As a member of the public relations community, we all need to stay up to date on changes in the media horizon. Though the incorporation of these changes to our local or regional media may be years away in some cases, we need to all be thinking of ways to adapt and stay ahead of the curve. As Jennifer Moore addressed in the meeting on Tuesday, there may be different pieces of information we should all include in our press releases to make us more attractive to journalists who make the decision on which release to pick up and use.
Taking The Tablet: 15 Ways Publishers Are Re-Imagining The Magazine
Magazine publishers were already beginning to imagine how tablet devices might reboot their fortunes long before the April 3 retail date for Apple’s iPad. Such gadgets promise a new wave of tablet magazines. But it’s early days - our trawl of 15 examples includes many that are merely concepts - so consider them preferred bets, from show-off publishers, on what the magazine might become.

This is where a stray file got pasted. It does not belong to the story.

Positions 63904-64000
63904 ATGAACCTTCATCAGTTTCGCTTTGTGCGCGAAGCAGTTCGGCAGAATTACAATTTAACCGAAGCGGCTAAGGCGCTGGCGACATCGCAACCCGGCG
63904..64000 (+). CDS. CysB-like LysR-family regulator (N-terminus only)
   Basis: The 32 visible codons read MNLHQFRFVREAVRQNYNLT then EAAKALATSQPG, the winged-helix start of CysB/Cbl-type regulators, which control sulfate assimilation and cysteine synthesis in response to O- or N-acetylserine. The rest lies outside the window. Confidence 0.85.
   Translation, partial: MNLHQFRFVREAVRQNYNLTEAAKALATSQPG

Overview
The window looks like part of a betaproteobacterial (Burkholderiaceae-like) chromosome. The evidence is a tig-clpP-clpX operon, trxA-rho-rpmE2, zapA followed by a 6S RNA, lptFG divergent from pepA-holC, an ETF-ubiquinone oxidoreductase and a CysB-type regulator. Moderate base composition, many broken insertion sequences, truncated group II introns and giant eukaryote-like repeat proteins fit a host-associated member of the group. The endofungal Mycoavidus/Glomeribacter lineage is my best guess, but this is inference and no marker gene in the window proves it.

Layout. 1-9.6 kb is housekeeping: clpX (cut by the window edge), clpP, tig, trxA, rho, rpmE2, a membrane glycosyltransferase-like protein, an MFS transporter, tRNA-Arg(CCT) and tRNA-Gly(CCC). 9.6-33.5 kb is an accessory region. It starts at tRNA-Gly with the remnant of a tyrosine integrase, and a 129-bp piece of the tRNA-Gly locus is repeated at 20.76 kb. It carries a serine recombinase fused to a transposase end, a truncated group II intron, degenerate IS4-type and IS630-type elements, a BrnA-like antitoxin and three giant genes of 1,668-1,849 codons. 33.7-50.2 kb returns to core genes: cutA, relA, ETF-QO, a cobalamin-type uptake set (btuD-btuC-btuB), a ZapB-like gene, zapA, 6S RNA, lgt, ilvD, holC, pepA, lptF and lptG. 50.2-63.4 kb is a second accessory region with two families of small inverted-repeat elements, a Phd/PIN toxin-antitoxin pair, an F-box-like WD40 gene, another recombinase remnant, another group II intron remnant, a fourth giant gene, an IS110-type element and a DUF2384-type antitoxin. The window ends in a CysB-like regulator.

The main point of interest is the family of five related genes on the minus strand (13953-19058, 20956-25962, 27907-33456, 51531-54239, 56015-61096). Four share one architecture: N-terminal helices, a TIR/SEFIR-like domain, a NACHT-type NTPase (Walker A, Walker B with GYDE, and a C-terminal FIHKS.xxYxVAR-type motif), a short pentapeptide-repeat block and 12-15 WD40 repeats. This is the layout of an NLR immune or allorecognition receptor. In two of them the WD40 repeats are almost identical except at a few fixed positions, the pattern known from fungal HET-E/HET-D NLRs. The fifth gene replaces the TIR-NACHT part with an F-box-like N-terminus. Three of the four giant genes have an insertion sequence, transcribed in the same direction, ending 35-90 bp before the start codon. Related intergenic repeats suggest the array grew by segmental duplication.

While each takes advantage of the touch screen to, at the least, replicate the tactile experience of flicking through a magazine, visions for the digital mag vary somewhat, coalescing around five key trends…
•Print shovelware: Those that merely recreate the page-turning experience on the digital screen.
•Interactive editions: They’re recognisably a magazine, but navigation and animation really take advantage of what is essentially a screen.
•Motion-heavy mags: Co-produced by film makers, they’re as much a video narrative as a magazine.
•Web shells: Lazy apps that merely funnel through a publication’s existing website.
•Live info: Divorced from monthly print cycle, an article can take advantage of the real-time web.
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